And that shiny new Indian Chief in the photos had indeed been his, and important to him. My request for more information brought this:

"Well, maybe a few more comments about motorcycles and the Enfields. The motorcycle industry was in a tough transition around 1960 to 1970. A few used police Harleys were available from the dealers around the country for about $500 but they were hard to keep running. The British were struggling to make inroads with the vertical twins and American open roads were less conducive to the BSAs, Triumphs, etc. and BMW was dependable but not cheap.

"Royal Enfield was sort of a back-room brand, 700cc was more respectful to a young cowboy than the 250cc and 500cc machines and when Indian tried to break back in the market with the 700cc Indian Enfield Chief it was a match to drool over for me.

Royal Enfield Indian Chief motorcycle photographed in 1962.
Black, shiny and only $600; it was a motorcycle to drool over.
(L.L. Graham Photo from archives of the REOC UK)
"Black, shiny, and $600; who needs a girlfriend?

"Only real problem was the head gasket. Every few hundred miles the head gasket between the cylinder and head would start a high pitch squeak and get worse steadily until it was a full blown pop, pop. No problem, actually. One just needed to learn to be a reasonable capable mechanic. They were pretty basic machines.

"After 1970 the Japanese bikes started to take hold and as nostalgia for the Indian Enfield Chief started to set in I made it a challenge to locate and buy every Royal Enfield bike I could find in a barn, storeroom, garage, or hay pile anywhere in the USA.  Usually $50 to $150 each. A couple of closed down dealerships turned up on the northeast coast and lots of original parts came with the packages.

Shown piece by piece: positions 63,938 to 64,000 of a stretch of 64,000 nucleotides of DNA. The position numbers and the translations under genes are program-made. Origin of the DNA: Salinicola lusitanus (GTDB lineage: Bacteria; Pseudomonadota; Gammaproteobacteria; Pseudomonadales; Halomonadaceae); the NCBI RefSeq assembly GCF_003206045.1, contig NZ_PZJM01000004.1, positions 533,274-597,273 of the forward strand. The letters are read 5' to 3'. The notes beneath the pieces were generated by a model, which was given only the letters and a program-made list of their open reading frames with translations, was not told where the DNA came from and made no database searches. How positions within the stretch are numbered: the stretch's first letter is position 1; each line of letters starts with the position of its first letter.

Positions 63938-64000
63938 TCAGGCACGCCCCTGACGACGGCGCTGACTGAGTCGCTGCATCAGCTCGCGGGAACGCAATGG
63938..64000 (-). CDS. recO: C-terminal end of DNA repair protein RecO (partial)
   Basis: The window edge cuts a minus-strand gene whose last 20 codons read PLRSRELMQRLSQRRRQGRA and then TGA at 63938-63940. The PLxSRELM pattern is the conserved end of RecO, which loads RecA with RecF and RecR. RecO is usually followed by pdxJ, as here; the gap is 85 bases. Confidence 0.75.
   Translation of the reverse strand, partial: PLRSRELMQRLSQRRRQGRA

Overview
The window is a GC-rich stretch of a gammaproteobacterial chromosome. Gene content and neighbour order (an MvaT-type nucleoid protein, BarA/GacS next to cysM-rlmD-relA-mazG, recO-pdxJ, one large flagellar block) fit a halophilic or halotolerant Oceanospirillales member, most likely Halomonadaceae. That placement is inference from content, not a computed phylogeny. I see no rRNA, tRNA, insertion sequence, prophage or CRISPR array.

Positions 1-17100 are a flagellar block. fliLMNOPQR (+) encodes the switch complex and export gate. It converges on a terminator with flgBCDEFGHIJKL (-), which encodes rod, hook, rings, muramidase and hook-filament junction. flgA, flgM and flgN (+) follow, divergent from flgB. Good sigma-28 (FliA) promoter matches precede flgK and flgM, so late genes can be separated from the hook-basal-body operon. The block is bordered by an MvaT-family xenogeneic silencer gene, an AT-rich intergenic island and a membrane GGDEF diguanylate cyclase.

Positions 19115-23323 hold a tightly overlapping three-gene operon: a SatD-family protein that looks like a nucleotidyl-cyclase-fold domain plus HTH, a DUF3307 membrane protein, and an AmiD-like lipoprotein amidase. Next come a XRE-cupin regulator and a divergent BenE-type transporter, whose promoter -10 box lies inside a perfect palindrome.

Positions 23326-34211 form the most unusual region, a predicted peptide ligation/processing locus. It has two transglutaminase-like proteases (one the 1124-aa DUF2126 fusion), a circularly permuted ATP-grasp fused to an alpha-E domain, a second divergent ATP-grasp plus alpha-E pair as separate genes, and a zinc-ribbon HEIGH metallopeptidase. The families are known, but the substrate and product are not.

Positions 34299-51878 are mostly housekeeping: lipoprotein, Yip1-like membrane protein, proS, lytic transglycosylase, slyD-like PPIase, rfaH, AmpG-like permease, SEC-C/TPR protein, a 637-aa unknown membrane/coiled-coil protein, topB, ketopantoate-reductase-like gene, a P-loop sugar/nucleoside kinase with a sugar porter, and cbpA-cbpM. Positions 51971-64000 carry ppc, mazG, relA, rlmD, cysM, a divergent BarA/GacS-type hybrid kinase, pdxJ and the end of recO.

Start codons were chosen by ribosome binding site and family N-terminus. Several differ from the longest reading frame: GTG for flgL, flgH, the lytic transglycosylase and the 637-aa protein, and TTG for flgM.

"When the total of complete and partially complete machines totaled about 50 (12 of which were the Chiefs) and the contacts made during the searching grew, I just started a national club sort of like you did your blog and held several Enfield centered rallies in my little home town in Texas.

"After a few years I moved on to other interests, sent all the club stuff to some of the other members who picked up and improved the effort, and sold all of my remaining collection of bikes and parts to a distant club member in England.   

"As a fringe pleasure at some point a young Brit named Tim Elborne found my name through the club, shipped his Enfield Interceptor and set of mechanic tools over to New York and rode across the USA stopping for several weeks here in Texas where there was free food, lodging, and taste of Texas.

"Times have changed, of course, but those were good times in so many ways."

It's an evocative story that helps bring alive an era that sometimes seems to have slipped from memory.

But maybe Larry Graham's greatest gift to memory is that photo made so long ago of a handsome midshipman, a pretty girl and a shiny Royal Enfield Indian Chief.

I'm glad it still speaks to us.

7 comments:

  1. very nice!Hoping the new Meteor is set up like the chief

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  2. Great article just sold my Chief and others to Hitchcocks.

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  3. Really enjoyed this story. Seems like the first Enfield club I had knowledge of may have been Mr. Graham's, and I may even have some of the newsletters from that club. Good researching on your part.

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  4. An excellent story - Well done you and Well done Mr. Graham.

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  5. Great story! Many thanks. It would be fun to find out who bought the bikes in England and to see what happened to them (hint, hint).